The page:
Alcimed’s contribution to the “États généraux de l’alimentation” (French National Food conference)

Published on 06 November 2017 Read 25 min

Paris, November 6, 2017 – Faced with the profound changes in the agricultural world, the Government initiated the Etats Généraux de l’Alimentation (EGA, #egalim, last June.

Organized around four main themes, the EGAs opened 14 workshops involving professionals, NGOs, experts… In parallel, a public and citizen consultation is also being set up, in order to multiply the number of proposals. A summary is to be completed by the end of 2017.

Alcimed contributed to two consultations, on the transformation of our agriculture and on ensuring the greatest number of people access to sufficient and healthy food.


On the first subject, Alcimed proposes more recognized production methods (labels, regulations) as well as conversion support units and an incentive tax system to support farmers.

Organic, biodynamic, agro-ecology and sustainable agriculture are new production methods, all oriented towards a better balance between profitability and respect for the environment. Consumer demand for products resulting from these practices is growing, with more than 20% growth in organic consumption between 2015 and 2016 and an increasing number of actors from multiple sectors interested in organic products (hospitals, retirement homes, restaurants, etc.). However, the development of these fields is not sufficient to meet this demand.

Alcimed has devised several levers to improve this development:

Today, only organic farming is regulated by regulations and labels. The recognition of a broader range of production methods, also based on regulations and labels (reasoned, biodynamic, etc.), should be able to meet all consumers’ aspirations, strengthen their choices and support demand.

In addition, to support farmers, the State could set up conversion aid units, supported for example by the Chambers of Agriculture. By using digital modelling or decision-making tools to simulate ROI over several years, these systems would provide farmers with visibility and reinforce the implementation of action plans for an efficient and profitable conversion. The visibility thus gained can be a lever to strengthen the involvement of financial institutions, whether private or public. BpiFrance’s involvement in innovative production methods could also be strengthened.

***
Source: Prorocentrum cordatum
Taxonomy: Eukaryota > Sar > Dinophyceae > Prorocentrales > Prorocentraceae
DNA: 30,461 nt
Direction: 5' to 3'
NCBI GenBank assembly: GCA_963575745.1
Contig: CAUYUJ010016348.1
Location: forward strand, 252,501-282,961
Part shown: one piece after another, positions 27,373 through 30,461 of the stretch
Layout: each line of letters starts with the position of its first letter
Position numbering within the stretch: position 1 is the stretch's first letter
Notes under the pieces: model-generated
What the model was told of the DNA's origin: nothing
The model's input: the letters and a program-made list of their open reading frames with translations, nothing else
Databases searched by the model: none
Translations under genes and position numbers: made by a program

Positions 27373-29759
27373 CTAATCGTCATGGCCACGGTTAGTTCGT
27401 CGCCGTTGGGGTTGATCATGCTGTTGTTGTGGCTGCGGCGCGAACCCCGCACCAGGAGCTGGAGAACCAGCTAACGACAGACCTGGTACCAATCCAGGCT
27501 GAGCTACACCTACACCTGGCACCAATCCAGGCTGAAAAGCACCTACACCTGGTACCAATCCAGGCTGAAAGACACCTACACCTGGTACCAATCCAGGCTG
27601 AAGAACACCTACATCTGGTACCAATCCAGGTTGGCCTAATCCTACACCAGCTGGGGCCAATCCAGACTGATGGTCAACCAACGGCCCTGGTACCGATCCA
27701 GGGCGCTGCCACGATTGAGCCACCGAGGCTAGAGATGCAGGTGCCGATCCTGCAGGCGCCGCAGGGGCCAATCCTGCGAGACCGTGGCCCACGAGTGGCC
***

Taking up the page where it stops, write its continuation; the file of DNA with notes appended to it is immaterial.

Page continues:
In addition, aid and/or a stronger tax incentive for conversion may be considered. Measures such as “seed funding” would make it possible to compensate for the loss of revenue observed during the first year of the conversion period, during which productions are sold in the conventional circuit.


On the second theme, Alcimed proposes to educate the consumer, to bring producers closer to consumers and to set up innovative aid and subsidy schemes for households.

First, it is essential to educate consumers.

Consumer education remains a key cornerstone in a strategy to disseminate good food practices. Indeed, by being aware of the nutritional advantages of the different products, and the benefits of a balanced diet, the consumers’ choices should be more easily oriented towards quality products.

This education must be further reinforced in schools, through self-service access programs at school, but also in companies.

The use of digital tools is also key. For example, the support of start-ups offering connected baskets, individualized both in terms of nutrition and financial support, is a promising approach.

In addition, it is essential to bring producers closer to consumers. The increase in the number of short circuit outlets, particularly in urban areas, is likely to increase access to quality food for a larger number of consumers. To this end, the State and local authorities could organise tax incentives for the use of market places or public buildings, or reduced taxes for organic supermarkets. This would have the dual advantage of increasing the number of points of sale and promoting more accessible prices for consumers. It is essential to think about this measure by targeting products from short circuits, but also offering quality guarantees, for the benefit of players committing themselves to controlled prices.

Finally, innovative support and subsidy schemes for households can be considered. The involvement of the State can be combined with social actions. A system similar to that of the “energy voucher” would make it possible, depending on income levels, to transform part of the aid and allowances paid into consumption vouchers or coupons. The latter would be especially focused on quality products, mainly fruit and vegetables, thus combining incentives for healthy eating and increased purchasing power in favor of these choices.


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